The relationship between cocaine use and human papillomavirus infections in HIV-seropositive and HIV-seronegative women

Howard Minkoff, Ye Zhong, Howard D. Strickler, D. Heather Watts, Joel M. Palefsky, Alexandra M. Levine, Gypsyamber D'Souza, Andrea A. Howard, Michael Plankey, L. Stewart Massad, Robert Burk

Research output: Contribution to journalArticle

Abstract

Objective. Animal data suggest that cocaine has an immunosuppressive effect, but no human studies have been conducted to assess the relation of cocaine use with human papillomavirus (HPV) infection, the viral cause of cervical cancer. Since both cocaine use and HPV infection are common among HIV-positive women, we sought to determine whether use of cocaine and/or crack influences the natural history of HPV among women with or at high risk of HIV. Methods. Women enrolled in the Women's Interagency HIV Study (2278 HIV-seropositive and 826 high-risk seronegative women) were examined every six months for up to 9.5 years with Pap smear, collection of cervicovaginal lavage (CVL) samples, and detailed questionnaires regarding health and behavior, including use of crack and cocaine (crack/cocaine). CVLs were tested for HPV DNA by PCR, with genotyping for over forty HPV types. Results. In multivariate logistic regression models, censoring women treated for cervical neoplasia, crack/cocaine use within the last six months was associated with prevalent detection of oncogenic HPV DNA (odds ratio [OR] = 1.30 (1.09-1.55)), and with oncogenic HPV-positive squamous intraepithelial lesions (SIL) (OR = 1.70 (1.27-2.27)), following adjustment for age, race, HIV-serostatus, and CD4+ T-cell count, the number of sexual partners in the past six months, and smoking. In multivariate Cox models crack/cocaine use was also associated with a trend that approached significance in regard to incident detection of oncogenic HPV-positive SIL (HR = 1.51, 95% CI 0.99-2.30), and while the rate of oncogenic HPV clearance was not related to cocaine use, the clearance of any SIL was significantly lower in those with versus those without recent crack/cocaine use (HR = 0.57, 95% CI 0.34-0.97). Conclusions. Cocaine use is associated with an increased risk of detection of both prevalent and incident oncogenic HPV infection, as well as an increased risk of HPV-positive SIL over time.

Original languageEnglish (US)
Article number587082
JournalInfectious Diseases in Obstetrics and Gynecology
Volume2008
DOIs
StatePublished - 2008

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Papillomavirus Infections
Cocaine
HIV
Crack Cocaine
Logistic Models
Odds Ratio
Papanicolaou Test
Sexual Partners
Therapeutic Irrigation
DNA
Health Behavior
Immunosuppressive Agents
CD4 Lymphocyte Count
Natural History
Proportional Hazards Models
Uterine Cervical Neoplasms
Cell Count
Smoking

ASJC Scopus subject areas

  • Obstetrics and Gynecology
  • Dermatology

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The relationship between cocaine use and human papillomavirus infections in HIV-seropositive and HIV-seronegative women. / Minkoff, Howard; Zhong, Ye; Strickler, Howard D.; Watts, D. Heather; Palefsky, Joel M.; Levine, Alexandra M.; D'Souza, Gypsyamber; Howard, Andrea A.; Plankey, Michael; Massad, L. Stewart; Burk, Robert.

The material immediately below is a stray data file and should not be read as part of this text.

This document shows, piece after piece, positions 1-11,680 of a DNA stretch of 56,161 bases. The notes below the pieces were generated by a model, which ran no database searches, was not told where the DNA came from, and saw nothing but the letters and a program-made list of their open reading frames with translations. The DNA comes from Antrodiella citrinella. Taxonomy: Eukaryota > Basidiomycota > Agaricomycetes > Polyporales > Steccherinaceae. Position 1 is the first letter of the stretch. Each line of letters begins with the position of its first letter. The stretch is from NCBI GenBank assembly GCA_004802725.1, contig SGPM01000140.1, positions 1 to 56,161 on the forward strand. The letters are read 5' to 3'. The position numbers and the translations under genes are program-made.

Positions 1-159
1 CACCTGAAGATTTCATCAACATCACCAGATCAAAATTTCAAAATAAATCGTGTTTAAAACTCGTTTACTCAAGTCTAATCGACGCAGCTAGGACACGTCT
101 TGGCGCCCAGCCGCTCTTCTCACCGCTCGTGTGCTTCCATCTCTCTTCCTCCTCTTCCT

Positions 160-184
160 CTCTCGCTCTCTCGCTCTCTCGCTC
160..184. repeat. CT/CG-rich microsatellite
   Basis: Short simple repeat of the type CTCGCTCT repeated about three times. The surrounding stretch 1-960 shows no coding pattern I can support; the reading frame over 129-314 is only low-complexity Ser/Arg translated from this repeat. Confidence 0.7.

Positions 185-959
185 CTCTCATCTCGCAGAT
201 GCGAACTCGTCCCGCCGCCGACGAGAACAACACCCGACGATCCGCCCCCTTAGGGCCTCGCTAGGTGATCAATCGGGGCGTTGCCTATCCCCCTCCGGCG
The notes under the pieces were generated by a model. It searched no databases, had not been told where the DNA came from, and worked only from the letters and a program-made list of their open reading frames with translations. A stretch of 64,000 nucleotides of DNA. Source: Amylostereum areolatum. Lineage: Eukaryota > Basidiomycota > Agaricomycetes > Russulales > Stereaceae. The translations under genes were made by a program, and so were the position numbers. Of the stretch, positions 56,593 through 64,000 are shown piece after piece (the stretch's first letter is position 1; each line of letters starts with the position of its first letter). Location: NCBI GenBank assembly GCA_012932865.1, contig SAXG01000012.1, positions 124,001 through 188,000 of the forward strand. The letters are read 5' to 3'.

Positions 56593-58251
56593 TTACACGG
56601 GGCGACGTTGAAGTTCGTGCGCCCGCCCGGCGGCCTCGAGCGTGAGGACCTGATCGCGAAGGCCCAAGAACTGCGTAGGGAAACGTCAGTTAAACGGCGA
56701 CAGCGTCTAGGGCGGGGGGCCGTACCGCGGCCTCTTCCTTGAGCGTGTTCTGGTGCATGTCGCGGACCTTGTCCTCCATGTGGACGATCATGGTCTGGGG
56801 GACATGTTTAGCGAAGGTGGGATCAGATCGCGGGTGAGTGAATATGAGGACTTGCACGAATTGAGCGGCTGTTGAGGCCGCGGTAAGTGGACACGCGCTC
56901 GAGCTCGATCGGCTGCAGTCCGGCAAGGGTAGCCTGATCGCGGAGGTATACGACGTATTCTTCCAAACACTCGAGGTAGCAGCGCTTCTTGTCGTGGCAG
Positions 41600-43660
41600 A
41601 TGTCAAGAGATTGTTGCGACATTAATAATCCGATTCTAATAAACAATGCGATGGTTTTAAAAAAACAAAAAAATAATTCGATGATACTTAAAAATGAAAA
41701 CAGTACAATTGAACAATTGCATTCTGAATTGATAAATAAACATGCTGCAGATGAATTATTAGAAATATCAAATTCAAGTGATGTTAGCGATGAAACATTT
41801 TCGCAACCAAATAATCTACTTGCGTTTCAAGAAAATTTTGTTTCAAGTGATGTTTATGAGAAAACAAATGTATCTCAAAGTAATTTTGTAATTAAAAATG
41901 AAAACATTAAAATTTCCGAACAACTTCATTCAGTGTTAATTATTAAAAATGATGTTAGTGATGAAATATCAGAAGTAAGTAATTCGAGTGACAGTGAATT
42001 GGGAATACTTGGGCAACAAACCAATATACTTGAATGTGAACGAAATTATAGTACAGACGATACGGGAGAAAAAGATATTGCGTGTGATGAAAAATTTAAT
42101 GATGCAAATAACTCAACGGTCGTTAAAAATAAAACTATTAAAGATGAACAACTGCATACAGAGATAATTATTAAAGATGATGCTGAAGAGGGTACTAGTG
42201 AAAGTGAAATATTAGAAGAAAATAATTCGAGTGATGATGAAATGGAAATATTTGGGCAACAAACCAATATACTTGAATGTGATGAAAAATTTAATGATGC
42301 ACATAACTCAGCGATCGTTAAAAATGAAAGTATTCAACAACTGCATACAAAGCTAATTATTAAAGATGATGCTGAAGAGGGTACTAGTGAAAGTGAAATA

In: Infectious Diseases in Obstetrics and Gynecology, Vol. 2008, 587082, 2008.

Research output: Contribution to journalArticle

Minkoff, H, Zhong, Y, Strickler, HD, Watts, DH, Palefsky, JM, Levine, AM, D'Souza, G, Howard, AA, Plankey, M, Massad, LS & Burk, R 2008, 'The relationship between cocaine use and human papillomavirus infections in HIV-seropositive and HIV-seronegative women', Infectious Diseases in Obstetrics and Gynecology, vol. 2008, 587082. https://doi.org/10.1155/2008/587082
Minkoff, Howard ; Zhong, Ye ; Strickler, Howard D. ; Watts, D. Heather ; Palefsky, Joel M. ; Levine, Alexandra M. ; D'Souza, Gypsyamber ; Howard, Andrea A. ; Plankey, Michael ; Massad, L. Stewart ; Burk, Robert. / The relationship between cocaine use and human papillomavirus infections in HIV-seropositive and HIV-seronegative women. In: Infectious Diseases in Obstetrics and Gynecology. 2008 ; Vol. 2008.
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abstract = "Objective. Animal data suggest that cocaine has an immunosuppressive effect, but no human studies have been conducted to assess the relation of cocaine use with human papillomavirus (HPV) infection, the viral cause of cervical cancer. Since both cocaine use and HPV infection are common among HIV-positive women, we sought to determine whether use of cocaine and/or crack influences the natural history of HPV among women with or at high risk of HIV. Methods. Women enrolled in the Women's Interagency HIV Study (2278 HIV-seropositive and 826 high-risk seronegative women) were examined every six months for up to 9.5 years with Pap smear, collection of cervicovaginal lavage (CVL) samples, and detailed questionnaires regarding health and behavior, including use of crack and cocaine (crack/cocaine). CVLs were tested for HPV DNA by PCR, with genotyping for over forty HPV types. Results. In multivariate logistic regression models, censoring women treated for cervical neoplasia, crack/cocaine use within the last six months was associated with prevalent detection of oncogenic HPV DNA (odds ratio [OR] = 1.30 (1.09-1.55)), and with oncogenic HPV-positive squamous intraepithelial lesions (SIL) (OR = 1.70 (1.27-2.27)), following adjustment for age, race, HIV-serostatus, and CD4+ T-cell count, the number of sexual partners in the past six months, and smoking. In multivariate Cox models crack/cocaine use was also associated with a trend that approached significance in regard to incident detection of oncogenic HPV-positive SIL (HR = 1.51, 95{\%} CI 0.99-2.30), and while the rate of oncogenic HPV clearance was not related to cocaine use, the clearance of any SIL was significantly lower in those with versus those without recent crack/cocaine use (HR = 0.57, 95{\%} CI 0.34-0.97). Conclusions. Cocaine use is associated with an increased risk of detection of both prevalent and incident oncogenic HPV infection, as well as an increased risk of HPV-positive SIL over time.",